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We thank Olivier Blanchard, Marcos Chamon, Raphael Espinoza, and David Lipton for helpful comments on earlier versions of this paper, and Jane Haizel for assistance.
Countries have an obligation under the IMF’s Articles of Agreement to avoid manipulating exchange rates or the international monetary system in order to prevent effective balance of payments adjustment or to gain unfair competitive advantage. The “learning-by-doing” externalities discussed in this note are not meant to cover exchange rate policies that would violate this obligation.
In contrast to the optimal tariff argument for goods trade, here creditors suffer a capital loss (depending on the duration of assets) but gain in flow terms when interest rates rise. In what follows, we ignore the first effect.
If exportables are differentiated products, then all countries can export more. If the learning-by-doing stems from exportables production, then all countries can reap the benefits of a production subsidy. But since not all countries can run larger external surpluses, the controls-cum-undervaluation strategy (which, unilaterally, leads to excessive saving and current account surplus) becomes both unilaterally and multilaterally inefficient.
Specifically, regardless of whether costs are linear or convex, there will be a case for coordination among capital-receiving countries. If costs of controls are convex, global efficiency will also necessitate coordination between borrowers and lenders, so that the marginal cost of inflow controls in the recipient country equals the marginal cost of outflow controls in the source country. If costs are instead linear, then the global efficiency criterion does not, itself, determine the optimal split between inflow and outflow controls.
Coase’s (1960) theorem on the irrelevance of the assignment of externality-generating rights does not apply here because convex costs imply that technological efficiency requires splitting the burden of capital controls between source and recipient countries.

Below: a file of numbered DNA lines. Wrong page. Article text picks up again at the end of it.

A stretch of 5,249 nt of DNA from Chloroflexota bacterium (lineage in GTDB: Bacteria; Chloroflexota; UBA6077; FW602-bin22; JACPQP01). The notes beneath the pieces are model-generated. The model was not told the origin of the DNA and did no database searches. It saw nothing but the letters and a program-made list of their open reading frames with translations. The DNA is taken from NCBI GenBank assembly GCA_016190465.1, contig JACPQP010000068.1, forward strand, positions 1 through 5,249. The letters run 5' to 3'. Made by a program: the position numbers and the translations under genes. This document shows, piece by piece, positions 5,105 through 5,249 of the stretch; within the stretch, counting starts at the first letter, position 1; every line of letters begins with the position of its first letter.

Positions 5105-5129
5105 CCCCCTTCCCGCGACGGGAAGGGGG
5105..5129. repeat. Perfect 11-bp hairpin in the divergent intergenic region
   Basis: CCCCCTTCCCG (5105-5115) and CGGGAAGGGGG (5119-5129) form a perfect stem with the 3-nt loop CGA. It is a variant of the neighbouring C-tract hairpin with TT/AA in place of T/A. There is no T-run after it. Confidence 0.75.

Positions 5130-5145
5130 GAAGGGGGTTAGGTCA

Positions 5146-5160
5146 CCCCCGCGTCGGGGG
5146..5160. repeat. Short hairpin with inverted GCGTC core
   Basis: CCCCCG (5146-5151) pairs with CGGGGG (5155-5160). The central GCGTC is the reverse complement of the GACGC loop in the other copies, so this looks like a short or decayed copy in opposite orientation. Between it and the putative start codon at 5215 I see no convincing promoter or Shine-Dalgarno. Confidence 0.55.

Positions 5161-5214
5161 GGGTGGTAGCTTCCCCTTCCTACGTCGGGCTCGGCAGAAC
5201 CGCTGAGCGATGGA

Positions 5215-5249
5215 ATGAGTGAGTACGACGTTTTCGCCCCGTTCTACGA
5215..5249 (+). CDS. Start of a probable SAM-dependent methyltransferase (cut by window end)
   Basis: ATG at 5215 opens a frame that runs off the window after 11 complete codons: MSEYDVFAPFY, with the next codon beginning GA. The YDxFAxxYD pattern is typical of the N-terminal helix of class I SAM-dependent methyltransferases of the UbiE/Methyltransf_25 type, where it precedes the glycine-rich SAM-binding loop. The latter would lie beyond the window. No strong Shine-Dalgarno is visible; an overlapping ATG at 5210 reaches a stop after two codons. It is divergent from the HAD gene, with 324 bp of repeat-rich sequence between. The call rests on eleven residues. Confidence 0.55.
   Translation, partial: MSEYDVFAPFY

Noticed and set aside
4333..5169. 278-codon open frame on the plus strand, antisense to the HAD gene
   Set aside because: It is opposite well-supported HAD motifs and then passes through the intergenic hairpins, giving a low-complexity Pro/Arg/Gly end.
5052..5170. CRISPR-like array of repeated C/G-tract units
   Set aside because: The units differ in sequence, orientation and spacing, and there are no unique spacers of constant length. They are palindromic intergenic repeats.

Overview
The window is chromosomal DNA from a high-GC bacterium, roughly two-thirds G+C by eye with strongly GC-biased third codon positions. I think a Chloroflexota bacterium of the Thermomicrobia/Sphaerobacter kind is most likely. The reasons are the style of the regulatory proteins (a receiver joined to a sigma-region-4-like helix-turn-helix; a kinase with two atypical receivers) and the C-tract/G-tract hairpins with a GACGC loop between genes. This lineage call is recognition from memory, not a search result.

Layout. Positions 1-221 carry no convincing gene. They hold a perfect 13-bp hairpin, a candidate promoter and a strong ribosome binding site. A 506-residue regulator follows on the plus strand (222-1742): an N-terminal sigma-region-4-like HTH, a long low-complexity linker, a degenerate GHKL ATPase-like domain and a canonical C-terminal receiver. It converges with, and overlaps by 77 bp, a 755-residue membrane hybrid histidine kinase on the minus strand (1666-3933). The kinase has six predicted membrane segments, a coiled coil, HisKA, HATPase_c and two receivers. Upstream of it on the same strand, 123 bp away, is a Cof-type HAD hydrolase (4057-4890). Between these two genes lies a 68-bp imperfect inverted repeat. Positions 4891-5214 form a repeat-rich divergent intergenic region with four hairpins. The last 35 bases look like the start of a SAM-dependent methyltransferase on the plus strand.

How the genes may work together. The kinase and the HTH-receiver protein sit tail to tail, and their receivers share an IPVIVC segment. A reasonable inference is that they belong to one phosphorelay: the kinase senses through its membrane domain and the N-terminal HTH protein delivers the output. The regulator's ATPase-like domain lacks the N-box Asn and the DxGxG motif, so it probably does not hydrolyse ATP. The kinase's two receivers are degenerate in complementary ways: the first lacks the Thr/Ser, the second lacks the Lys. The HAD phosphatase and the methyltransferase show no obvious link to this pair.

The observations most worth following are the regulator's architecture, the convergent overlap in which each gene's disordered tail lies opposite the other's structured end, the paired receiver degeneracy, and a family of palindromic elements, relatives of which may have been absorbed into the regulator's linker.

A voluminous literature documents the impact on source countries of financial crises in borrowing countries: see, e.g., Sachs and Huizinga (1987) on the Latin America debt crisis (which posed a systemic threat to U.S. banks); and Boughton (2012) for discussion of the Asia and Russian crises. If source countries have their own incentive to restrict outflows (perhaps because of negative repercussions of a crisis in the borrowing country), then global efficiency requires the equalization of the marginal cost of inflow controls in the recipient country to the marginal cost of outflow controls in the source country; when these costs are linear (i.e., not convex), the global efficiency criterion does not pin down the optimal split between inflow and outflow controls.
Moreover, learning-by-doing externalities seem more relevant for countries behind the technological frontier, not for those at the frontier. So the basis of an undervaluation strategy is likely to be fundamentally asymmetric.
Note that the argument, sometimes made, that quantitative easing produces a wall of liquidity that washes over emerging market countries, should really be recast in terms of the prices of different assets, with the actions by central banks engaged in QE providing incentives to invest in riskier assets, including riskier foreign assets.
Outflow restrictions by current account surplus (i.e., net source) countries keep the exchange rate more appreciated than otherwise, thus reducing the surplus; quantitative easing by current account deficit (i.e., net recipient) countries weakens the exchange rate, narrowing the deficit.
Limiting outflows from source countries may actually enhance the effectiveness of monetary policy on the domestic economy even as financial stability in recipient countries is buttressed.
In a world with both destabilizing and beneficial flows (say “hot money” and FDI) and imperfect targeting of flows by capital controls, measures imposed by one country may actually deflect “good flows” to other countries. Our assumption here is that deflection of good flows—the collateral damage from the measure—is smaller than deflection of bad flows. In such case, coordination would indeed seek to lower the extent of capital controls across countries. If the opposite were true, then the inefficiency in the Nash equilibrium would point in the opposite direction, and coordination would actually seek to raise the level of capital controls.